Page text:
7 Beautiful Norwegian Words We Need in English

A lamb having kos time in Lofoten
A lamb having kos time in Lofoten | © Eskil Digernes, Courtesy of Visit Norway

Norwegian is a fairly uncomplicated language with interesting phrases that can help you on a daily basis. Despite its inherent simplicity, it’s not without its nuances – and it can sometimes sound poetic. Below we’ve gathered seven Norwegian words so enchanting, they should be added to our English vocabulary.


Probably one of the most famous Norwegian words – and for a good reason. Kos (pronounced “coosh”) is the Norwegian answer to the Danish “hygge”; a word used to describe all the things that make you feel cozy and warm inside. Untranslatable and multifaceted, kos can refer to anything from enjoying a hot cup of chocolate, spending a day in the snow, spending time with loved ones (romantic or platonic), or spoiling yourself with a gift. So, Netflix and kos?


The Norwegian word for “space” (as in, outer space) is a perfect example of compound words being much more than the sum of their parts. Literally translating to, “the room of the world”, verdensrommet brings to mind old Norse legends and how Odin created the different realms (or rooms) of the universe.


Kjæreste (pronounced, “schiaareste”) means “beloved one”. The beauty of this word is that it’s gender neutral and age-inclusive. You can have a kjæreste whether you’re in high school, in your 30’s, or even a senior citizen as it’s a word of endearment.


You will find it in the dictionary as “a nuisance”, but the literal translation is “not a thing” or “a non-thing”. The interesting thing about the word is that it’s used to describe an annoying tradition, a bad habit, or something that is just not cool to do anymore. Norwegians have very strong opinions about what is and isn’t an “uting”. For example, some say that tipping in hotels and restaurants is an “uting” while prominent Norwegian public figures have referred to private kindergartens as “uting”.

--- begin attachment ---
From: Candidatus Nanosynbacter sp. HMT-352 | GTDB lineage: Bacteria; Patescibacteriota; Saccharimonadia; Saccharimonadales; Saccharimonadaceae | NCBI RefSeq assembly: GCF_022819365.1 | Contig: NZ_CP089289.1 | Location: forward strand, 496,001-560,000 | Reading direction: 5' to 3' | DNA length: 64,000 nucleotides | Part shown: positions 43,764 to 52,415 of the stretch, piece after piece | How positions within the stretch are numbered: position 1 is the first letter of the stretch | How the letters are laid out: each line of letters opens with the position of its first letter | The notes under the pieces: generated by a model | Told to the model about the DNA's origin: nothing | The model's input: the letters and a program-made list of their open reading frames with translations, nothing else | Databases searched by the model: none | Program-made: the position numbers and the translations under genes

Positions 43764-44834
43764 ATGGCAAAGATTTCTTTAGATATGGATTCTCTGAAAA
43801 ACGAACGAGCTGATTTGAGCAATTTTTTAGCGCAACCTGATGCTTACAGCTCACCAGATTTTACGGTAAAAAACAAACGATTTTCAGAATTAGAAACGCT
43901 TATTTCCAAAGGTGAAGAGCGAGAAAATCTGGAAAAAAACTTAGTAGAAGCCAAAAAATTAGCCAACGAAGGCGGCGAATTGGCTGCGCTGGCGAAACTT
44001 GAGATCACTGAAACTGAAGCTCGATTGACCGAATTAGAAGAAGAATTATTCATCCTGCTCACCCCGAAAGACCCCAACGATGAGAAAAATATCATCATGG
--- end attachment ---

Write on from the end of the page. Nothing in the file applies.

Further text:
Not being punctual is definitely an “uting”


Don’t be confused by its literal translation which is, “foreplay”. It would be better translated to “pre-drink”, referring to the pre-drinking moment before going out for drinks. As you may know, Norwegians have a complicated relationship with alcohol – it’s state-regulated and very expensive to buy. As a result, it is a common Norwegian practice to drink before going out for drinks by typically gathering at someone’s home to have the first couple of rounds. And by the “first couple of rounds”, we mean enough to ensure that they won’t have to order more than one drink to maintain their buzz. Although that behavior may sound extreme, having your friends over for a “warm-up” before heading out may not be the worst idea in the world.


Following up on Norwegians and drinking, utepils literally means “outdoor beer”. It’s basically the habit of enjoying a cold one outside, once the weather allows it. Be it at the park, the beach, or the privacy of your own balcony, utepils is a way of enjoying both your beer and your surroundings. If outdoor drinking is allowed in your corner of the world, perhaps this is not a bad habit to adopt.

This is how you “utepils”


Yet another example of a stunning compound word. Ildsjel literally translates to “fire soul” and is used to describe a person who is very enthusiastic and active about a cause. It also has to do with being a pillar of the community and collaborating with others to help those in need. In Norway, being an “ildsjel” is such a big deal that they’re giving out awards for the best ildsjel of the year, the person whose fiery soul burned brighter and made the biggest impact in their community. It does have a far better ring to it than “employee of the month”, don’t you think?

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